Her ex-fiance’s recent troubles bring to mind the infamous 1989 late-term abortion ruling
By David Dooley
Several newspaper stories in January and February brought to mind one of the oddest abortion decisions ever to be made in Canada. In January 1989, Chantal Daigle agreed to marry her boyfriend Jean-Guy Tremblay, with whom she had been living; in February she became pregnant. By the following summer, however, he had become abusive and violent, and she no longer wanted to marry him or have the baby he had fathered. She was on her way to Sherbrooke on July 8 when she heard that Tremblay had secured a court injunction to prevent the abortion. Her lawyer took her case to the Québec Court of Appeal, but on July 26, to the shock and dismay of “pro-choice” groups, the Court upheld the injunction in a split decision. It based its ruling on the provincial Charter of Rights, which states that “Every human being has a right to live, and to personal security, inviolability and freedom.”
Mr. Justice Yves Bernie, for the majority, wrote that, “The child that has been conceived but has not been born is a reality that must be taken into account. It is not an inanimate object nor the property of anyone, but a living human entity distinct from the mother …. and has the right to life and protection from those who conceived it.” In this case, he said, “…the fetus is normal, the [woman’s] health is excellent and nothing would lead us to believe that the birth would harm her safety. Under the circumstances, the fact that she decided not to live with her partner does not constitute, in my opinion, sufficient motive to end, despite the father’s opposition, a pregnancy as advanced as this.” By this time, Chantal’s baby was well into its second trimester. Judge Louis LeBel, also in the majority, said that the fetus, at 20 weeks, was a viable human being, and an abortion would constitute a violation of its rights under the Québec Charter.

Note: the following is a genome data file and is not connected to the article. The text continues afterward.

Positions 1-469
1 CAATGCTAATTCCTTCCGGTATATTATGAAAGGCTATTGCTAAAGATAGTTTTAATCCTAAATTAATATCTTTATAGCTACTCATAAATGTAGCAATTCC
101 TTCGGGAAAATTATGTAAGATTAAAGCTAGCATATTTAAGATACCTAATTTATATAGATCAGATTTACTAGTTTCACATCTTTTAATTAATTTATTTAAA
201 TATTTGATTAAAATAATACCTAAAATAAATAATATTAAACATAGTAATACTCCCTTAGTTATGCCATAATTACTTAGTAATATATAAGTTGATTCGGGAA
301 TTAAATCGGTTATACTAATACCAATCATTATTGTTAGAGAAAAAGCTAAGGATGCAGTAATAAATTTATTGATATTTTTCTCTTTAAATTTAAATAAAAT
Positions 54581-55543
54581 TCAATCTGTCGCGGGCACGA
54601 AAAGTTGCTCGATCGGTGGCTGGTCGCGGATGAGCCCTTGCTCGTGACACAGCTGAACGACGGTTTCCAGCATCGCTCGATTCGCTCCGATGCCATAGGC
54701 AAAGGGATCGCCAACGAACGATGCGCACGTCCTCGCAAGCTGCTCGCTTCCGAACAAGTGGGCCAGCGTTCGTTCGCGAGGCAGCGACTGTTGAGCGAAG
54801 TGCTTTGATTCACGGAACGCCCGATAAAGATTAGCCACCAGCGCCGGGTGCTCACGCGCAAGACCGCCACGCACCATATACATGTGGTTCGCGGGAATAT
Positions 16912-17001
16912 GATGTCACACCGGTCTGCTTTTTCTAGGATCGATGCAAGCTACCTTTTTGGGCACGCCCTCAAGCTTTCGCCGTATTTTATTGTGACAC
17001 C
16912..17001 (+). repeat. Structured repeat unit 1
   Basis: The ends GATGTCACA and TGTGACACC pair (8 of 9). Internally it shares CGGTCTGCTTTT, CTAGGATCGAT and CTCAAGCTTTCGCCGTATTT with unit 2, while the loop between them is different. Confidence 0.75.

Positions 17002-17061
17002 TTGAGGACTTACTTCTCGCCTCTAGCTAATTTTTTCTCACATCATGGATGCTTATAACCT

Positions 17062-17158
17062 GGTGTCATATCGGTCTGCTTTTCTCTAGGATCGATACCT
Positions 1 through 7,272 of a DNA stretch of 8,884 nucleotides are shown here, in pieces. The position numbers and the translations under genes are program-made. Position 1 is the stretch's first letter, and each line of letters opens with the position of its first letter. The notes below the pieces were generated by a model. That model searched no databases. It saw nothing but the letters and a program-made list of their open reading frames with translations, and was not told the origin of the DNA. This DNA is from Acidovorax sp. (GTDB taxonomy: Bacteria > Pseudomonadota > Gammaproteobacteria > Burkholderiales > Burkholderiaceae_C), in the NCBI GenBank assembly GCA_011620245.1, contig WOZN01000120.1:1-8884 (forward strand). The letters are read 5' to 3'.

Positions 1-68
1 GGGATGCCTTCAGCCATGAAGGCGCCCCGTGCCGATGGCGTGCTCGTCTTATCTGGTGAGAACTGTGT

Chantal’s lawyer, Daniel Bédard, filed a hasty appeal to the Supreme Court of Canada (then in recess for the summer), and for only the second time in the Court’s history the Chief Justice, Brian Dickson, called his colleagues from vacation to hear the application for leave to appeal. It was granted, and a hearing was set for August 8. Margaret Somerville, director of the McGill Centre for Medicine, Ethics, and the law, said that there was no way Chantal Daigle would get her abortion: “That baby is viable. The Supreme Court of Canada indicated in the Morgentaler case that a viable fetus would be protected by the law.” But while the Court was in session, Chantal’s lawyer stunned the justices by announcing, with considerable embarrassment, that he had just heard that his client had already had the abortion. Because it was a late abortion, difficult to obtain in Canada, she has gone to Boston for it, presumably for the grisly procedure of having her baby killed, dismembered, and its parts re-assembled to ensure that everything had been removed from her body.
Instead of penalizing her, after a short recess the justices carried on with their hearing, and at its end announced Chantal was allowed to have the abortion she had already had. Despite Margaret Somerville’s prediction, they showed no sensitivity whatsoever to the fate of the unborn baby – then at least 22 weeks old, and perhaps, as Somerville said, viable. Mr. Justice LeBel had written that “It is difficult to deny that the fetus, especially once it reaches this stage of development, becomes part of humankind …” His clear thinking on the subject was in marked contrast to the muddle the Supreme Court got into. As its written decision showed when it appeared some months later, it did not even know what a human being is: “The meaning of the term ‘human being’ is a highly controversial issue … and it cannot be settled by linguistic fiat. A purely linguistic argument suffers from the same flaw as a purely scientific argument: it attempts to settle a legal debate by non-legal means.”